Omega 3 from Grain Fed or Grass Fed Sources?

If you are thinking about adding more Omega 3 foods to your diet, understand the difference between Grain versus Grass fed sources for the Omega 3. When we eat an Omega 3 rich food, it must be balanced with Omega 6 fatty acids in just the right amounts.

Our bodies do not produce Omega fatty acids, but they are necessary for good health. We need to get the proper ratio of 3 parts Omega 3 to 1 part Omega 6 fatty acids. Animals that we eat make Omega 3 and 6, but the proper ratio depends on whether they are fed grain or grass.

Grain vs. Grass For Omega 3When beef cows are fed only grains, they tend to produce 20 parts Omega 6 fatty acids and only 1 part Omega 3 fatty acids. As you can see above, this is too much Omega 6 and unhealthy for the human body. When animals graze on grass naturally, the Omega three ratio is 1 part Omega 3 to 1 part Omega 6. Humans also tend to eat more nuts, flax, seeds, and vegetables that contain higher amounts of Omega 3 fatty acids.

Studies now show the human diet has evolved into a mostly Omega 6 type diet, with nearly no Omega 3. Human health is in a downward spiral and the ratio is found to be 25 parts Omega 6 to 1 part Omega 3. The key to good health is to try to get the Omega 6 levels lower and raise the intake of Omega 3. This all begins with what the animals we eat are fed when they are raised.

Free Range Chickens are Higher in Omega 3

Chickens used to be a high Omega 3 food because they used to only be “free range” and eat a healthy diet of: insects, nuts, grass, and dried fruits that fell from trees. They never ate grains. Chicken eggs that come from free range chickens have a 1.5 Omega 3 to 1 Omega 6 ratio which is perfect! On commercial chicken farms, they are fed only grains and therefore produce eggs that contain 20 parts Omega 6 to 1 part Omega 3.

Be Careful of Omega’s in Fish too

While they say that fish is the best way to get Omega 3 fatty acids in the diet, not all fish is high in Omega 3. This is because fish raised commercially on fish farms are fed pellet diets made of grains. This raises the ratio to 4 parts Omega 6 to 1 part Omega 3. When you buy fish, check to see that it is wild caught and cold water fish. These wild caught fish eat “free range” style in the ocean and dine on algae, which is very high in good nutrition and vitamins. When fish is wild caught the Omega 3 is 15 parts and Omega 6 is only 3 parts.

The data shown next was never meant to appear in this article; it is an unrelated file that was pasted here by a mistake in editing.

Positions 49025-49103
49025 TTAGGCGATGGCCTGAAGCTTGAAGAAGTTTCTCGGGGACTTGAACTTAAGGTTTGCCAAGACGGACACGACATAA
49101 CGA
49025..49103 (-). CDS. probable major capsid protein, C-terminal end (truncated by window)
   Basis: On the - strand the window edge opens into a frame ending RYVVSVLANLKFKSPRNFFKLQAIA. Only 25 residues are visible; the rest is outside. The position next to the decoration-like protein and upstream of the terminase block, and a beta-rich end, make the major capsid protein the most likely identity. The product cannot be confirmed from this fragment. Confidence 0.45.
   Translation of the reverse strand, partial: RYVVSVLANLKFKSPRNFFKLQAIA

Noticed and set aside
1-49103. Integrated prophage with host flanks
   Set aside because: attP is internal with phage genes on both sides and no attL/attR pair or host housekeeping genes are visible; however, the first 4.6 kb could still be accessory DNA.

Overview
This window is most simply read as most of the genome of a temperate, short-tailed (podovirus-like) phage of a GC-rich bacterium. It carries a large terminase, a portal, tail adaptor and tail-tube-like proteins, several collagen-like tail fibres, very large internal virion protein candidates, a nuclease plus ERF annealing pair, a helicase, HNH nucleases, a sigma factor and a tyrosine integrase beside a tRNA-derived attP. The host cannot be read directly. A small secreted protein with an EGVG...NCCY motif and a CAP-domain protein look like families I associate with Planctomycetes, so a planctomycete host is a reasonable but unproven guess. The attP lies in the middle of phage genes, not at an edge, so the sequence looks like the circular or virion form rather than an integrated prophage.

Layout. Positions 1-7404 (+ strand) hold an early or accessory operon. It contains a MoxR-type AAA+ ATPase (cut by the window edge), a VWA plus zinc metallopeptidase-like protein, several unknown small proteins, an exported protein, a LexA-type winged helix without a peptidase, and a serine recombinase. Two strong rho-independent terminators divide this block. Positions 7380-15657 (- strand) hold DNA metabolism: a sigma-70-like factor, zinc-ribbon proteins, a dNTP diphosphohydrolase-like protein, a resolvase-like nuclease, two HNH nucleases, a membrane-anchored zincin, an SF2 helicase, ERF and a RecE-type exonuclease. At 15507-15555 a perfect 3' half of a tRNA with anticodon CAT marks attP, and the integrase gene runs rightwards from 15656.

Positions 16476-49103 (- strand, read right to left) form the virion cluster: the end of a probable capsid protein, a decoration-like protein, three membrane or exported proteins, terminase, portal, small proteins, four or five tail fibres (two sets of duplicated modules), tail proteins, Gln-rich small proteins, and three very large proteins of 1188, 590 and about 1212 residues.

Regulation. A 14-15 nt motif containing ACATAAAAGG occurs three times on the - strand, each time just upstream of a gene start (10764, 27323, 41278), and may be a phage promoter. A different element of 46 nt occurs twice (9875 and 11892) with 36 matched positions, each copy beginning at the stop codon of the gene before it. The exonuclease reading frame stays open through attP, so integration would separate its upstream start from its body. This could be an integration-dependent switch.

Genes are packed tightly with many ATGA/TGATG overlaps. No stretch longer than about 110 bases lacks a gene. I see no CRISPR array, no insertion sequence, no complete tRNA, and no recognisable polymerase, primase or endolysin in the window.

Increasing Omega 3 While Lowering Omega 6

Grass is not a part of the human diet, but we need to eat less meat from animals raised on grains and more from animals that are raised on grass. The key to lowering Omega 6 is to drastically reduce the amount of Omega 6 foods in our diet. While reducing Omega 6, we need to be eating more foods that are high in Omega 3.

Grain vs. Grass For Omega 3This means decreasing Omega 6 foods such as; animals fed on: grain diets, vegetable oils, sunflower seeds, margarine, sesame seeds, shortening and creamy salad dressing. These are all high in unhealthy fats and throw the Omega balance off.

While decreasing Omega 6 foods, increase your intake of Omega 3 foods like: grass fed animals, chicken that is free range, eggs from free range chickens, walnuts, flax products, wild rice (which is a type of grass high in Omega 3), wild fish, canola oil, and flax oil.

Try to eat winter squash such as; pumpkin, butternut squash, and acorn squash. Kidney and black beans are also high in Omega 3.


When it comes to grain versus grass for omega 3, you don’t need to graze on grass. You just need to decrease your intake of grain type foods and meat. Try to buy grass fed meats and lower your intake of Omega 6 foods. This will help you get the most benefits from Omega 3 fatty acids.